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Stiff Neck and Shoulder Pain

Woman holding her neck due to stiffnessStiff Neck and Upper Torso

A stiff neck and stiff upper torso are painful issues that can gradually begin to interfere with your daily routine. If your symptoms persist, they may even make it difficult to sleep peacefully at night. In most cases, neck pain and shoulder girdle discomfort are temporary but can become chronic without proper management.

According to pain survey statistics, a large percentage of adults in the United States experience frequent neck pain or other problems including stiffness, as well as discomfort in their upper torso in the area around the shoulder blades. While the cause of a stiff neck and upper torso may typically be traced to a specific condition or injury, certain work routines or daily activities at home may also contribute to ongoing discomfort.

Common Causes of Neck and Upper Torso Stiffness

Neck stiffness that extends down into the shoulder blades is often due to a sprain or strain from sporting events, overexertion, or poor posture. A soft tissue injury that affects the muscles, ligaments, or tendons may also lead to discomfort. Injuries that occur in soft tissue are associated with stiffness, headaches, and muscle spasms. This is different from health problems caused by hard tissue injuries that may damage bones or cartilage. One of the most common issues linked to soft tissue damage is poor posture

Improper Posture and Sleeping Position

Holding your neck in an unnatural or awkward position for prolonged periods can lead to strained muscles or tendons in your neck and upper torso. Harmful postures and activities that may contribute to a stiff neck or shoulder tension include:

  •     Jerking your neck suddenly
  •     Abruptly turning your head or neck
  •     Leaning forward to look at a computer or a phone
  •     Sleeping on a pillow that is too high or resting on a stack of pillows
  •     Clenching or grinding your teeth at night while sleeping
  •     Being completely flat while sleeping

Poor posture that is corrected through exercise or a physical therapy program can help address a stiff neck and upper torso. An effective therapeutic regimen may also prevent future occurrences.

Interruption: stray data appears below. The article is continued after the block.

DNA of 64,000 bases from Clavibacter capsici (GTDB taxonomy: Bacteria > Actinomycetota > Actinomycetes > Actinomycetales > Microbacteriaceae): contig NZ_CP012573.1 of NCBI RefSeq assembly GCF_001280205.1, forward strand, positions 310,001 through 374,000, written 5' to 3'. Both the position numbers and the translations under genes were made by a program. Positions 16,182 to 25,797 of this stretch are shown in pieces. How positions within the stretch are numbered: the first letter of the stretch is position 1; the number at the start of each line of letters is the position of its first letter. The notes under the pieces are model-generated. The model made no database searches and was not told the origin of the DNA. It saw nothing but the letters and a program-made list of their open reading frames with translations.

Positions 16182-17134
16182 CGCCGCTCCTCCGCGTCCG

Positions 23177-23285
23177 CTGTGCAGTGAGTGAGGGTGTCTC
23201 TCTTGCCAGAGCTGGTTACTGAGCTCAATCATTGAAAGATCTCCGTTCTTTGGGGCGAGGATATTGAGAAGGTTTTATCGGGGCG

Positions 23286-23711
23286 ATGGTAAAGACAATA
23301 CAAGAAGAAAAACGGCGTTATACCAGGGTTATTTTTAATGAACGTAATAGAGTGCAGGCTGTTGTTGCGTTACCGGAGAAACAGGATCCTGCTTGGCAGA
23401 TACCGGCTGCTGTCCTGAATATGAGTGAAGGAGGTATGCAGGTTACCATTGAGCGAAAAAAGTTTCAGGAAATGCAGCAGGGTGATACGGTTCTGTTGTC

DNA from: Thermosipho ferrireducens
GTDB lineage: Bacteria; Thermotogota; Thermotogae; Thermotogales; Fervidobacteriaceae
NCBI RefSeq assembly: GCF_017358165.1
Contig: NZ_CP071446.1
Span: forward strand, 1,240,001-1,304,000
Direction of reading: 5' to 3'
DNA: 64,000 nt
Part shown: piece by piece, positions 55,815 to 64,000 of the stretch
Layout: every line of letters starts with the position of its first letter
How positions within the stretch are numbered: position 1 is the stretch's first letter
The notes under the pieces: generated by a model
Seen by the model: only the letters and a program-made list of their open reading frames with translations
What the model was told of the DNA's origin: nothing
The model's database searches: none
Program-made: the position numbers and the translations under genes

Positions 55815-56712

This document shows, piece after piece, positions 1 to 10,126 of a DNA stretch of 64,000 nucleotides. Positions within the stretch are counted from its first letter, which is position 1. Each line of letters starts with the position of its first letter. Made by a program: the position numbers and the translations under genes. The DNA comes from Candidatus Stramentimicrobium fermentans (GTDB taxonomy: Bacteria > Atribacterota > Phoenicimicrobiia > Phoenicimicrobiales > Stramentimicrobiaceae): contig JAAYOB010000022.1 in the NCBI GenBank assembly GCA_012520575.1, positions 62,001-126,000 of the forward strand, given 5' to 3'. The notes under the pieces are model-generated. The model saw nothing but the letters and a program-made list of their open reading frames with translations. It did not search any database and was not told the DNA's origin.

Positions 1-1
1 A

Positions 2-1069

Whiplash refers to a forceful movement of the neck that may cause ligaments, muscles, or tendons in this region to tear. This type of injury most frequently occurs due to car accidents. Other possible causes of whiplash include:

  • A hard fall
  • Being shaken violently
  • A collision during contact sports
  • A serious blow to the head

The symptoms do not always appear right away, but commonly reported complications are headaches, dizziness, blurred vision, and extreme fatigue, as well as neck pain or stiffness and shoulder discomfort. Most people fully recover from whiplash in a few months, but others may experience chronic pain that necessitates treatment such as physical therapy.

Cervical Spondylosis (Cervical Osteoarthritis)

Cervical spondylosis, also known as cervical osteoarthritis, is a condition caused by the age-related wear and tear of spinal discs of the neck. This condition is quite common and generally affects over 85 percent of adults over the age of 60.

The spine consists of many bony segments (spinal bones) called vertebrae. The spinal disc sits between each of the vertebrae, the disc consists of an outer layer of ligaments known as the annulus and a more gelatinous inner layer of collagen known as the nucleus. Together these elements allow for movement of the spine and create space between the vertebra. As individuals get older, the discs become dehydrated as they gradually lose some of their fluid content. As the spinal discs dehydrate, they begin to stiffen and lose height, causing the vertebrae to move closer together.

Over time, the muscles in the neck will also become stiff and if the vertebrae in this region begin to rub together due to thinning discs, neck pain may develop. Chronic neck pain can also travel toward the shoulder blades. Severe cases can even lead to a pinched nerve.

Smoking is associated with damage to the blood vessels that transport nutrients to spinal discs. As a result, chronic smoking is linked to the worsening of spinal disc problems and neck pain. Furthermore, individuals who smoke frequently often experience an earlier onset of symptoms related to cervical spondylosis than people who do not smoke.